I've picked a large water turbine to work with as they can have diameters > 10 metres, rotate quite quickly and can run for decades.  I couldn't find any specific size/rotation combinations, just a rotation speed range of between 60-720 rpm (Steam turbines spin much faster and will give greater time dilation but I couldn't find good numbers for rotational speed & diameter, and nor for how long they're likely to run)

So working with 10 m diameter @ 60 rpm...

Circumference = pi*d = 31.4159265359m

  because we're using 60 rpm

Linear speed v at the rotor tip = 31.4159265359 m/s

The time dilation factor will be √1-(v2/c2)

  which equals (by using all my fingers and toes  :P):

  0.999999999999994

So the rotor tips should be younger than the center of the rotor by a factor of 0.999999999999994

Over, let's say 30 (non-leap year) years (some have run for 60 years afaik) we get:

  946080000 seconds

which will be the age of the center of the rotor, whereas the age of the rotor tips will only be:

  946080000 * 0.999999999999994 = 946079999.999995 seconds

so the rotor tips will be 0.00000524520874023438 (5.25E-006) seconds younger  ;D
 

Offline tychobrahe

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Special Relativity & Time Dilation Question
« Reply #10 on: 19/07/2009 15:17:57 »
  I think you could use already established relativistic effects on geosynchronous satellites as a model for this.  Even though there is no physical link between the satellite and the ground (though there could be if a space elevator is ever built) the satellite and any position on earth move as if there was some physical link between them even though the satellite is moving much faster in its orbit.
  So if a space elevator is ever built, its tip out in space would be like the tip of the whip you're talking about, and would go slower through time as it is moving at a speed closer to the speed of light.  Outcome 1 is what would happen, and Outcome 2 is false and a good example of why the universe under the rules of general relativity doesn't allow for completely rigid objects.
 

Offline Stefanb

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Special Relativity & Time Dilation Question
« Reply #11 on: 10/08/2009 04:04:26 »
The end of the whip would not go backwards in time.
Instead, the portions of the whip moving faster than other parts- relative to the universe- would not go through time as quickly as the slower moving parts- again, relative to the universe.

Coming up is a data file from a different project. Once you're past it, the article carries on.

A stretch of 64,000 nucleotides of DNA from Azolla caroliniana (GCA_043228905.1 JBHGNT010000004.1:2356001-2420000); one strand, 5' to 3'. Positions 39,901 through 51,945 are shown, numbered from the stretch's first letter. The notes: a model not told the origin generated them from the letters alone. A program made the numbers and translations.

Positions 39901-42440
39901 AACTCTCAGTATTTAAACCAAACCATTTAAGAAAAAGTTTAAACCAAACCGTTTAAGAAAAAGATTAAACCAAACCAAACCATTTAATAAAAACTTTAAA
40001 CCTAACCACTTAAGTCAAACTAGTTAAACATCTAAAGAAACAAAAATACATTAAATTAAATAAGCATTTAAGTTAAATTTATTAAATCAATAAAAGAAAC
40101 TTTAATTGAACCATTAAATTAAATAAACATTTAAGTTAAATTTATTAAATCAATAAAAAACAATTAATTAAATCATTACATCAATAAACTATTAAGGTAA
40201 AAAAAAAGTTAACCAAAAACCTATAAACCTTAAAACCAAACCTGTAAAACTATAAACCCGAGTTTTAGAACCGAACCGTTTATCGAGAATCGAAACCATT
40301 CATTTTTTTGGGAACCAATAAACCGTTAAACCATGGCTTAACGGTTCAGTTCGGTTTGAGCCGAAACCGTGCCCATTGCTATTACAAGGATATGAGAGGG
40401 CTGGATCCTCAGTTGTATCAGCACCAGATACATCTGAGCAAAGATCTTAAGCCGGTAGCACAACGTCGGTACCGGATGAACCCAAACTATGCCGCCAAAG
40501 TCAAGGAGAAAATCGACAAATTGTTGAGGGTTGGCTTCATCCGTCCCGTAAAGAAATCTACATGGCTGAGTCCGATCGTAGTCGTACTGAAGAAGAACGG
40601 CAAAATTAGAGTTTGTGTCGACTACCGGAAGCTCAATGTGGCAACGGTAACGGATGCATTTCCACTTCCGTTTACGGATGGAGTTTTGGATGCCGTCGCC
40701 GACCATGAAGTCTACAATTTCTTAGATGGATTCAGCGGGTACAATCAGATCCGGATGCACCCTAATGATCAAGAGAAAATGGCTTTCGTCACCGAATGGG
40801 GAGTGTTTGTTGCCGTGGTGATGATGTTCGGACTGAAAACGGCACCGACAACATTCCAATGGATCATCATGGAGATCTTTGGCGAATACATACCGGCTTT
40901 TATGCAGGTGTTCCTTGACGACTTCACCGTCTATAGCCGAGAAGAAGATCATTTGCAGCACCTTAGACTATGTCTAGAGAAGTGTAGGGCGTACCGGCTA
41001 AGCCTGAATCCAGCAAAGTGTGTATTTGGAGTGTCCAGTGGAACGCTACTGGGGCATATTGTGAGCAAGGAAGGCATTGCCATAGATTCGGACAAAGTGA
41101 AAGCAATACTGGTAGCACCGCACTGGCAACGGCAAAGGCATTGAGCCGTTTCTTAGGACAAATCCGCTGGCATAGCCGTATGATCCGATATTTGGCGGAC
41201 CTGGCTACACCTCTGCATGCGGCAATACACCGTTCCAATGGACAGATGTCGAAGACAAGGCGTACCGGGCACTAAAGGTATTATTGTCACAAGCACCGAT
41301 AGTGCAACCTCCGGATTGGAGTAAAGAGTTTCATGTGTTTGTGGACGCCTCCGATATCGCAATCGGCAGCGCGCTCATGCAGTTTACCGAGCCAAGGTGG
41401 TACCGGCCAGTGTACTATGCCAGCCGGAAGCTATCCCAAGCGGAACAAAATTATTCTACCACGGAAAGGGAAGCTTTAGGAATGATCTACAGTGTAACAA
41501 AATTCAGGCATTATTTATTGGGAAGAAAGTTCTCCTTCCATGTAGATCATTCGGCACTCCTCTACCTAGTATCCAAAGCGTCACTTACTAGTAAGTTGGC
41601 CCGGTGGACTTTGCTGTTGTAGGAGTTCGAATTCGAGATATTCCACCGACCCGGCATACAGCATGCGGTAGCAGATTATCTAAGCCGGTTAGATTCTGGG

As an effect, the fastest moving part of the whip would not age as quickly as the other part and after many trillions of whippings would probably be much darker brown than the end you are holding  ;) (Assuming you are using a brown leather whip!  ;D)
 

lyner

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Special Relativity & Time Dilation Question
« Reply #12 on: 10/08/2009 09:07:31 »
Why are you all using the term  "younger"?
The only difference between the two objects, moving at different speeds, is that they are aging at different rates. They are both older than they were when the experiment started. Neither has gone backwards in time.
They are both 'sliding down the hill'. One just takes longer to get to the bottom. Neither has 'gone up'.
Films of sky divers seem (to the uninformed) to imply that the one opening his chute goes up but he still hits the ground and they will both see thi happen.
The 'younger' so called time traveller cannot  take any advantage of this aging rate difference to affect his own situation, except to save money on Oil Of Olay.
 

Offline Soul Surfer

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Special Relativity & Time Dilation Question
« Reply #13 on: 10/08/2009 22:58:12 »
Most simple and complex objects do not contain precise synchronised clocks to allow their effective ageing since some defined incident in the past to be measured with a very high accuracy so therefore any conceptual difference in aging is purely academic and has no effect on anything.
 

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Special Relativity & Time Dilation Question